The GREAT Teachers & Principals Act will (not) fix our teachers | Ecology of Education

The GREAT Teachers & Principals Act will (not) fix our teachers

Kenneth Zeichner recently wrote an article for The Answer Sheet at the Washington Post detailing why the GRowing Excellent Achievement Training Academies (GREAT) Teachers and Principals Act, which is currently under discussion in Congress, is not so great.  He notes that, if passed, this “would establish state-based competitive grant programs to create charter teacher and principal preparation programs called academies that would free of many of the state regulations that are used to monitor the quality of traditional preparation programs.”  Basically, teacher education would now include a deregulated, free market charter model.  Zeichner points out some of his concerns about this potential model, and I am writing this to share my own thoughts about teacher education.

My first thought is that the idea that a free market model will fix education is not new, and it is one that is fraught with problems.  First is that we currently have a free market model for recruiting and retaining teachers.  In this current model, there are few incentives to attract the best and brightest into the field: long hours, high stress, little pay, and no respect.  On top of this, teachers are expected to pay for supplies out of their own pockets and to pay for and attend required professional development activities on their own time.  Why would someone who is at the top of their graduating high school class and has many career options become a teacher?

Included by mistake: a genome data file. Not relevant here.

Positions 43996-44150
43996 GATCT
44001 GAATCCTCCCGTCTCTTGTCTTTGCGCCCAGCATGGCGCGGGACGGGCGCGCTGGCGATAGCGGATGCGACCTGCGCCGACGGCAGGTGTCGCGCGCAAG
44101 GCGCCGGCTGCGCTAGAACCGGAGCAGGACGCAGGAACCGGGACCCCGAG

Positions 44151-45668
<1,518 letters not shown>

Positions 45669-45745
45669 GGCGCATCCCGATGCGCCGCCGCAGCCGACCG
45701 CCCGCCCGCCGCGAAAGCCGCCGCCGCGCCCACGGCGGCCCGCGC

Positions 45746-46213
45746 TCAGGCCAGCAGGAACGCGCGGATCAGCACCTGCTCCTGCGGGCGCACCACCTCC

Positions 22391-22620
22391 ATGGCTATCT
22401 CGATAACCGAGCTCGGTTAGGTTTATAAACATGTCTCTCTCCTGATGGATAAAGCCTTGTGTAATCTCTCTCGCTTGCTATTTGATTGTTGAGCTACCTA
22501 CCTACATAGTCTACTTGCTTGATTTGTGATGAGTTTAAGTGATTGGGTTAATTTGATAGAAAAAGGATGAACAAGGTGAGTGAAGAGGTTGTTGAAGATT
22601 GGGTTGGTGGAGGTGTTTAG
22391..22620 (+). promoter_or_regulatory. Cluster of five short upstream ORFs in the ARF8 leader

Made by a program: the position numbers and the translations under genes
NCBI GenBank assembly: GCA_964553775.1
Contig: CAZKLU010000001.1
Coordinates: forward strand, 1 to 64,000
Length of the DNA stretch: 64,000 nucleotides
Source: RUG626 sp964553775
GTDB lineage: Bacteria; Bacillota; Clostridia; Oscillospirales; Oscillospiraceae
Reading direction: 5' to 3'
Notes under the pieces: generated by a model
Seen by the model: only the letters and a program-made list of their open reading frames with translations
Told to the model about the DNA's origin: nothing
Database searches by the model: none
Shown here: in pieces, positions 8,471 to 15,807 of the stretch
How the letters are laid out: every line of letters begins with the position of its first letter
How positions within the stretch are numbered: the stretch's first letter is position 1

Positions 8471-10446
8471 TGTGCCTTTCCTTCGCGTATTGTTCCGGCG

In fact, I distinctly recall my high school guidance counselor trying to convince me not to become a teacher.  She told me teaching would be a “waste of my talent” and told me I should become an engineer.  Although I do not recall my actual rank, I was in the top quarter of my class.  She obviously felt the need to steer me onto another path that would make better use of my abilities.  Which begs the question, when top students are systematically funneled into other careers, how can you attract and retain the best and brightest in teaching, where they are so desperately needed?

Understand, I am not opposed to raising standards to enter the teaching profession.  I am all for it; teachers need to be strong in both academics and pedagogy.  I just do not believe that raising standards is enough to attract the most desired people to the profession – not when other professions offer more rewards.  If we raise standards for admission to the profession, there needs to be a similar increase in working conditions and teacher salary in order to compete with other career options.  Otherwise , the teacher shortage will just be exacerbated as we have fewer people eligible to join the profession and continue to attract low numbers of the top performers.